Some time prior to this sale of lots by the railroad, The Milam County Messenger was established at Cameron by Major Wm. M. McGregor, a lawyer from Alabama, and his young nephew, James A. Muir, a Virginian. In the fall of 1873 the two men came to the nameless town of Rockdale and transferred their newspaper plant and all business interests to that place. The town was named Rockdale on Feb. 4, 1874, on the day the first train arrived. The Milam County Messenger, established in 1873, became the The Rockdale Messenger.

The Messenger was later sold by its founders to Enoch Breeding and his sister, Miss Nannie Breeding, who had come here from Louisville, Ky. Soon after adding new improved printing equipment the entire plant was destroyed by fire in March, 1877, when the entire wooden portion of Rockdale was burned. The Messenger was rebuilt.

W. M. Ferguson bought The Messenger in 1893, changing its policies from Democratic to The People's Party. In 1900 he sold The Messenger to Howard Willson who returned it to the Democratic fold. Some time after his death his wife and sons sold The Messenger to R. W. H. Kennon of The Rockdale Reporter and since that time the official name has been The Rockdale Reporter & Messenger.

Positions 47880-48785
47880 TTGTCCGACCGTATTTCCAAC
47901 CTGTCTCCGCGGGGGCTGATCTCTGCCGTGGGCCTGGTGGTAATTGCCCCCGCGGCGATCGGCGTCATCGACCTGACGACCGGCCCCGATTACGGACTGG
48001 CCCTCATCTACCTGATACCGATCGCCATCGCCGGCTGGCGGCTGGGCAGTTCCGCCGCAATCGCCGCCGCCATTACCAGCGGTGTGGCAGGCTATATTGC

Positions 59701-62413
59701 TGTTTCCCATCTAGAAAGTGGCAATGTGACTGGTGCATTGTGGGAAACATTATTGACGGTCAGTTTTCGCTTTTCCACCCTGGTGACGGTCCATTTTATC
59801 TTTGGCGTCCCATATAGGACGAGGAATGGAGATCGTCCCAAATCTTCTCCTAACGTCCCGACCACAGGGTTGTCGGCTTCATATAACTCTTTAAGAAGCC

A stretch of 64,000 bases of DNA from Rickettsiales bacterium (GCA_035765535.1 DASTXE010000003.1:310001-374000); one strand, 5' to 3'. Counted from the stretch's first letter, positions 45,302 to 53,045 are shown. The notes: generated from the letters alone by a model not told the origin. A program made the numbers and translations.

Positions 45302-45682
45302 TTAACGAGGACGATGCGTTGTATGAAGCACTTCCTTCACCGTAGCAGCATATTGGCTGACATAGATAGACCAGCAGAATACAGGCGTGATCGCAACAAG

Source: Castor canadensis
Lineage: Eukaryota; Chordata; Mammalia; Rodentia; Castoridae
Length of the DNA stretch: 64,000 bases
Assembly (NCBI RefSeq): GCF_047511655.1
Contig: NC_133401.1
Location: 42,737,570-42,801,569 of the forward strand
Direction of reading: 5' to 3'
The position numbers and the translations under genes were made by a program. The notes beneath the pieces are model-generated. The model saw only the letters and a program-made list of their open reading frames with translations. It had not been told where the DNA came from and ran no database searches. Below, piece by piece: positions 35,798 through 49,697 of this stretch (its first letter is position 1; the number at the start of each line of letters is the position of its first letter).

J. H. G. Buck had originally founded The Rockdale Reporter in 1893. After a break in publication it was re-established by Homer D. Wade, then a youthful editor from Lexington. Wade's associate, R. W. H. Kennon, bought him out and became sole owner of The Reporter. It was Kennon who merged The Reporter and The Messenger into one newspaper which he operated until June, 1911.

It was on that date he sold the merged Reporter & Messenger to John Esten Cooke who came to Rockdale from Brady. Cooke enlarged the paper and extended its circulation, and The Rockdale Reporter & Messenger won respect in newspaper circles over the state. It soon became known as The Rockdale Reporter. The "And Messenger" became a secondary line in the mast head.

Cooke brought Rockdale its finest newspaper and editorial thoughts and it was he who coined the two phrases "Regal Rockdale" and "Matchless Milam." He also coined the phrase The Reporter still uses in telling how classified ads get results: "Reporter ads get the grapes."